Things I learned in High School

EER_0454 (2)

When I think back on the things I learned

I wonder what fragment remains after sixty years

Math and Literature History and Civics

all are fading fast, but there is one skill

I use every day, creating this blog for you…

Typing skills remain

***

Stamp Art Typewriter: Dwight L. Roth

d’Verse prompt for Quadrille Monday… type… or a form of the word.

Join us at: https://dversepoets.com

Mourning or Celebrating

IMG_8890 (2)

New buds surround light

Filled with the hope of springtime

In church loved ones mourn

Remembering a life well lived

Celebrating family ties

Photo: Dwight L. Roth

Yesterday we gathered with family and friends to remember the life of my brother’s wife. She was a beautiful strong woman, who spent 35 years of her life serving others as an Intensive Cardiac Care nurse. She was loved by all who knew her. Though we mourned her loss, we celebrated the gift she was to all of us.

The Climb II – segments 8&9

EER_0629 (5)

Jim was glad he had worn his jeans today instead of shorts. Cautiously he climbed into the cave. There wasn’t much head room, but he was able to maneuver and turn around without much difficulty.

The leaves that had blown into the cave smelled dank and musty. But they were dry and made it easier on the knees for Jim.

I can see why you chose this cave to get out of the snowstorm,” said Jim, as he settled into the spot where George had spent the night. “Between you, your gun, and pack there is very little room left.”

It really was a tight fit, George replied. “There was so much of me in there, there was no room for the cold! But it did keep me somewhat comfortable through the night.”

Jim laughed as he scrambled back out of the cave into the sunshine and onto the flat rock where George was sitting. By now the sun was high overhead and George suggested that this might be a good place to eat their lunch.

You know,” said George, as they ate their sandwiches. We are sitting right at the spot where that Mountain Lion would have been that night. It was pitch black, I could not see anything, but there was a slight reflection from the snow.”

How did you know where to shoot if it was that dark?” wondered Jim.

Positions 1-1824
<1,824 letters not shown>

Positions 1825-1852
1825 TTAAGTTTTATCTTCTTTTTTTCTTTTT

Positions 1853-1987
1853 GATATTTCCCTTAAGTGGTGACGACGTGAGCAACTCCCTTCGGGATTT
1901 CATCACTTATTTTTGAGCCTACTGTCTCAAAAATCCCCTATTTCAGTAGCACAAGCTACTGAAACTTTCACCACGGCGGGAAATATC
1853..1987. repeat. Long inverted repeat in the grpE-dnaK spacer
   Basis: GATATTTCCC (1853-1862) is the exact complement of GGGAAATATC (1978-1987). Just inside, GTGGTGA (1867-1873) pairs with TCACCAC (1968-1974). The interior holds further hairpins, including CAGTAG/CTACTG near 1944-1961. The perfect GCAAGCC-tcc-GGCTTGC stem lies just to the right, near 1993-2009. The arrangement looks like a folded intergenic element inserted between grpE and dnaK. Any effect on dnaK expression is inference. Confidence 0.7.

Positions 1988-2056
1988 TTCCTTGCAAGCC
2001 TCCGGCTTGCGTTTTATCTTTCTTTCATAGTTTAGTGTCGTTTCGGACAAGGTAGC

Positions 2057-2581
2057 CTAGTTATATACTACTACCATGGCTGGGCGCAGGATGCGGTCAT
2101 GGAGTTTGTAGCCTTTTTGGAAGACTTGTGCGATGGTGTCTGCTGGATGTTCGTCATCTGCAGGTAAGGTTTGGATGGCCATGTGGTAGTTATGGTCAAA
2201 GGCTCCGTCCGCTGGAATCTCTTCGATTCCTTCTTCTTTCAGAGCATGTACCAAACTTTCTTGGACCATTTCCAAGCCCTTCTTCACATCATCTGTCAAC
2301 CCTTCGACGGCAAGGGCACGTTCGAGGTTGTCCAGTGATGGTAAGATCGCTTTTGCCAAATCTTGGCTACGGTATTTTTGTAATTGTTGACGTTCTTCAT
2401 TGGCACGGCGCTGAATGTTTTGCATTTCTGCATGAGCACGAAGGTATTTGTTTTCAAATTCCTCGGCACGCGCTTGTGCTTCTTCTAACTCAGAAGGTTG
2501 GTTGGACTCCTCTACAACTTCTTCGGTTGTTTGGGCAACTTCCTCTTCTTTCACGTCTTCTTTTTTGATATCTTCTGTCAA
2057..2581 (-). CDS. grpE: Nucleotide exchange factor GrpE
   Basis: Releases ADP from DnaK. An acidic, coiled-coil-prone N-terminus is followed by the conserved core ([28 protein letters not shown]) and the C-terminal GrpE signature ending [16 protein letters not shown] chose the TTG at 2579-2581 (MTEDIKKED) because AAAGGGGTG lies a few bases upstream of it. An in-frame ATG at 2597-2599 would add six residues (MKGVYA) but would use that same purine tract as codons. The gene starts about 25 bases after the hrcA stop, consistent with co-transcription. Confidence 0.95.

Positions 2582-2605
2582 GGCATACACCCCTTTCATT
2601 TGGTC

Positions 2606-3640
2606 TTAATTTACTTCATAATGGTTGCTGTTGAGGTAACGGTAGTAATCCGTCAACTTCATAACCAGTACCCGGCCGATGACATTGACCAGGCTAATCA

I could hear heavy guttural breathing out on this flat rock, George replied. “Not wanting to take any chances, I decided to shoot before it stuck its head in the opening. As a result, I must have just grazed him, from the light blood stains I found the next morning.”

Wow! Thought Jim, you were a lucky man.”

***

EER_0712 (2)

Jim’s mind wonder off, thinking about all that George had gone through that cold night two years ago. He was so glad that his friend made it home again and had recovered well from his triple by-pass surgery.

Jim offered George one of his chocolate bars as George pulled out some dog biscuits for Old Blue. Blue snatched them up and chomped down on one crushing it between his strong teeth. Sitting on this particular rock with George gave Jim a warm feeling and he was glad George had drawn him away from his reading to come along with him.

Old Blue gobbled down the biscuits and stood wagging his tail, giving a bark letting George know he would like another one. George gave him the last biscuit he had brought along. After eating it, Blue wandered down to the creek below for a drink.

As Jim and George sat on the rock finishing their lunch, Old Blue went sniffing a little farther up toward a large pile of rocks nearby. After a few minutes, he started barking furiously standing his ground near one of the rocky outcrops.

I wonder what he is so excited about,” chuckled Jim, as they closed their packs.

Probably just another ground squirrel that ran under a rock,” George replied. “Lets go see what he is up to.”

They put on their packs and headed down and back up to where Old Blue was having a fit. As they got closer, George stopped and listened. He immediately called Blue back to him and took out his pistol. Jim was surprised at George’s actions until he looked at what Old Blue was barking at.